Love is in the Air?

BismiLlahir Rahmanir Rahim

So it is Valentine's Day today (technically in a few minutes), a ridiculous holiday in my lowly estimation. Telling the one you love that you love him doesn't require a special day (everyday works pretty well I'd say), and while some might argue that this day isn't "required" to attest their love but rather "honours" their love, I say "each their own." I still consider it a commercialized and borderline superficial way to celebrate love. Again, each their own.

Now let's look at two classic romantic icons. Romeo and Qays (aka Majnoon - now that I have actually read the story *ahem*). Generally (or perhaps traditionally), romantic endeavours are initiated by men, so I won't consider their counterparts.

In the Western world, for reasons which I'm unsure of, Romeo is considered a romantic ideal. Yes, he goes to party (uninvited was it? tsk tsk), his gaze falls upon a young lady, and a few hours later he declares his complete love for her. Suffice to say, I entirely agree with my English teacher who commented that Romeo is shallow. But then again, given his beloved's responses, perhaps they were a perfect match.

Now Qays' situation was different. Crazy indeed, but at least his love was grounded in a personality that he was familiar with, a childhood friend. But still, his inability to put things into perspective (as they say "love is blind") caused him to sabotage any possibility of ever sanctifying his claim of love.

In both stories, the lovebirds never unite as husband and wife and instead they all end up dying as a result of their love sickness or their attempts to materialize their wishes.

A shaykh once mentioned that Qays' love was very real. Love is the strongest emotion that a human can experience, but as Shaykh Abdullah Al Haddad once reminded us, "Do not love the one who dies." Ya Rab! He was, of course, just making a point and not saying that one could not or should not love one who dies because as we know, the Prophet Muhammad (peace and blessings be upon him) loved his family and companions, among others. The shaykh continued to say that after Qays died, God forgave him, but preserved his story as a lesson for those who came after him. [I really have to verify this because I didn't realize that Qays and Layla's story was a true story. Nonetheless, point taken.]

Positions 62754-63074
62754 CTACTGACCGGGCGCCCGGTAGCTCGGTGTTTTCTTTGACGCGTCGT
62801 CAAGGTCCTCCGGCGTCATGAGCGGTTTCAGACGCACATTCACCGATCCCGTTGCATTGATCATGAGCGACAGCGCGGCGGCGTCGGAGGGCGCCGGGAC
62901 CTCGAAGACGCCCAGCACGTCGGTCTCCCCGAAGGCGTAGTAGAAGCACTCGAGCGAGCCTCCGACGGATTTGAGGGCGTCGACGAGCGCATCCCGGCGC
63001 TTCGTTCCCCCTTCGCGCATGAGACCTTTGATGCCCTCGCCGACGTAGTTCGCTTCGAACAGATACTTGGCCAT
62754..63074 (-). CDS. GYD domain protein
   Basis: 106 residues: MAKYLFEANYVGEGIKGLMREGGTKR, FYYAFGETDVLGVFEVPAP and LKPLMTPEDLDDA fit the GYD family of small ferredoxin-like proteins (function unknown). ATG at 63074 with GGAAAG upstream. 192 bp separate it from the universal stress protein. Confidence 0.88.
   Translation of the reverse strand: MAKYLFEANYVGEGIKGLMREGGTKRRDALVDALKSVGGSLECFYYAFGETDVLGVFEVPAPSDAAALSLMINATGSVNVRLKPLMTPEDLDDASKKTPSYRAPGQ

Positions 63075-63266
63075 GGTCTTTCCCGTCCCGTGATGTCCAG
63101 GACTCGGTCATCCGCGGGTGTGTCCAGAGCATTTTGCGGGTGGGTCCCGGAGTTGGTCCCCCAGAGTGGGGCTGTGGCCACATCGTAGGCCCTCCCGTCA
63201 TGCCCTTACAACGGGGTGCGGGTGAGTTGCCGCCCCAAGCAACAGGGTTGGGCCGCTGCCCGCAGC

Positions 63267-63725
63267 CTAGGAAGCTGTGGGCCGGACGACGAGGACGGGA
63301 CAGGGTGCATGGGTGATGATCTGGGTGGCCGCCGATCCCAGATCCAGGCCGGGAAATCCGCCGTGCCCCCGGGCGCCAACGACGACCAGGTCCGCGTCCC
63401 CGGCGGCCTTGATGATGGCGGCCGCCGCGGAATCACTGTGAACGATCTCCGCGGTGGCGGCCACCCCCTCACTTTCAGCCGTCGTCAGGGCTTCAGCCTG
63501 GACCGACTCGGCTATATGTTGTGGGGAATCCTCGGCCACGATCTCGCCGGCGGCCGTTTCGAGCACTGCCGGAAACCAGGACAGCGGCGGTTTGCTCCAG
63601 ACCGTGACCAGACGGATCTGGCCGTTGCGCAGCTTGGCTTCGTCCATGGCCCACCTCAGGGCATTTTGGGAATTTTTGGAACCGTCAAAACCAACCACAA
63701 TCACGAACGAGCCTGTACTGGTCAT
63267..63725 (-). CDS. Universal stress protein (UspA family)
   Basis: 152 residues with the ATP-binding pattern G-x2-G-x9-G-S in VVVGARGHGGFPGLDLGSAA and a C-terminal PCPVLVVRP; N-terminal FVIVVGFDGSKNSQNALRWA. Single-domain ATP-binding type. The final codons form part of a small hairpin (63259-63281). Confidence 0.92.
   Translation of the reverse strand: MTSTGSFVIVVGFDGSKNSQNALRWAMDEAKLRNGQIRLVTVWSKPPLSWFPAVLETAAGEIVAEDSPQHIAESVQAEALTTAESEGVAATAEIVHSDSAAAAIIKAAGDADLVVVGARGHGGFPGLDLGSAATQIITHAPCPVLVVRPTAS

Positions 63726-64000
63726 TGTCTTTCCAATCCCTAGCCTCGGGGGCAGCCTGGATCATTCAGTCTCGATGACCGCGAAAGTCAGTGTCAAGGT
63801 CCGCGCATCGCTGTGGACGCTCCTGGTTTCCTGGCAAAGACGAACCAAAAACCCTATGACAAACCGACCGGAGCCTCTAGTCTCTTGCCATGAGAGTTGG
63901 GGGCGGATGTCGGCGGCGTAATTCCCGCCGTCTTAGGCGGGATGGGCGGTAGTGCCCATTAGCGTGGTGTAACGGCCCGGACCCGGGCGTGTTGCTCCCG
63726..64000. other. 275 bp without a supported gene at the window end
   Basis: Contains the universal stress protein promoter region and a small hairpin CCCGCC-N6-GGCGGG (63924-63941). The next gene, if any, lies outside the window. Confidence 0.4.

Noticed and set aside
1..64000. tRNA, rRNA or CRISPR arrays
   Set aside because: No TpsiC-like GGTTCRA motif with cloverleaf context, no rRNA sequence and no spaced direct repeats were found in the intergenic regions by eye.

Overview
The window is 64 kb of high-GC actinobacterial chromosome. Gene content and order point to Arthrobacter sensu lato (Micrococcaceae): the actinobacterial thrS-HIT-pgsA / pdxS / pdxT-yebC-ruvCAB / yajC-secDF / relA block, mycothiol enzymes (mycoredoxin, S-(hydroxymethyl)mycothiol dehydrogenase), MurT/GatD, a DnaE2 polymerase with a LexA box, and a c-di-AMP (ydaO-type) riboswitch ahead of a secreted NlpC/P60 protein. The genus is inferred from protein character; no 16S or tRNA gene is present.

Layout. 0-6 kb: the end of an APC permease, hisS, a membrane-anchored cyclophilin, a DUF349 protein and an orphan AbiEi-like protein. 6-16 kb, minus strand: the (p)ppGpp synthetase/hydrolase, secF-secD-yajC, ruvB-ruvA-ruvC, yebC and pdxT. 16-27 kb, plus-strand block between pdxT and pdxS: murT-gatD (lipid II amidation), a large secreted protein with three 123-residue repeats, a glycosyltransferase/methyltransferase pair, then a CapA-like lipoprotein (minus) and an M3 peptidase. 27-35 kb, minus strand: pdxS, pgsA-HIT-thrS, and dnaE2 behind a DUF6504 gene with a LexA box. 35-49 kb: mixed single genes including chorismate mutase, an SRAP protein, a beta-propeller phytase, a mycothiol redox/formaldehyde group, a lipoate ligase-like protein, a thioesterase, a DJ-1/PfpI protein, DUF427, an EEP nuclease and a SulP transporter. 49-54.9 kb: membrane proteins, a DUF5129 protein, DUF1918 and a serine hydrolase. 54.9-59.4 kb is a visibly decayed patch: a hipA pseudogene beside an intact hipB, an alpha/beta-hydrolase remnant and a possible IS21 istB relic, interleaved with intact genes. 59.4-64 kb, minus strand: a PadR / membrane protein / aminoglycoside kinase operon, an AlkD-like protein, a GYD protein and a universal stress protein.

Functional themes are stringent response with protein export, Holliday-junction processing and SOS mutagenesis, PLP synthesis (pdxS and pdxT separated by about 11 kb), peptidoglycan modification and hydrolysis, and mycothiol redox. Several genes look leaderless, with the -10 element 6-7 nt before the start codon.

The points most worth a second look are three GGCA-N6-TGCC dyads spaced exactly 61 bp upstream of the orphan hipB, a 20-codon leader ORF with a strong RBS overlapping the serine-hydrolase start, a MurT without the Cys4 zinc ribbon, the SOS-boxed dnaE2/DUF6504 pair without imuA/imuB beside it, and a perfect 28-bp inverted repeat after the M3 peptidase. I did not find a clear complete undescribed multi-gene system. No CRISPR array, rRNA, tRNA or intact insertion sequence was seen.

One might call me cynical in my assessment of romantic stories or ideas, but unless one knows me personally this can't be easily verified. As far as I see it though, romantic love and today's western educational system are very much the same.

For some, the words "I love you" alone is sufficient proof of one's love, just as a piece of paper that declares one a graduate (and thus an expert) in a certain field is proof of one's knowledge. I, on the other hand, maintain the perspective that while these are necessary supporting indications of both love and knowledge, by themselves they can never be considered the real thing.

As a poet once said, "Knowledge without action is like a wick, it gives light to others but itself dies out burning." But love without sincere action cannot even be considered love.

For me to comment any further on romantic love is to manifest the blind leading the blind. But I will say, in closing, that there are already many illusions in the world today among which we need not include true love. Love, as I understand it, can only become real if people give it its worth by directing it to something greater than just one's worldly existence. And God knows best!

On a side note, I think one awesome act of love -among its plethora of other outstanding and praiseworthy characteristics- scheduled for today is Viva Palestina - a lifeline from Britain to Gaza, which iMuslimTV explains very nicely here. May God give them success, ameen!

May the Almighty fill this world with the power of love, and may He help us all realize the worth of love for His sake, ameen.

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"Do you think that you will enter the Paradise without such (trials) as came to those who passed away before you? They encountered suffering and adversity and were so shaken in spirit that even the Apostle and those of faith who were with him cried: 'When (will come) the help of God?' Ah! Verily the help of God is (always) near!" [2:214]



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"Be mindful of God, and God will protect you. Be mindful of God, and you will find Him in front of you. If you ask, ask of God. If you seek help, seek help of God. Know that if the whole world were to gather together to benefit you with anything, it would benefit you only with something that God had already prescribed for you. And if the whole world were to gather together to harm you, it would harm you only with something that God has already prescribed for you. The pens have been lifted and the ink has dried."
--Prophet Muhammad [peace be upon him]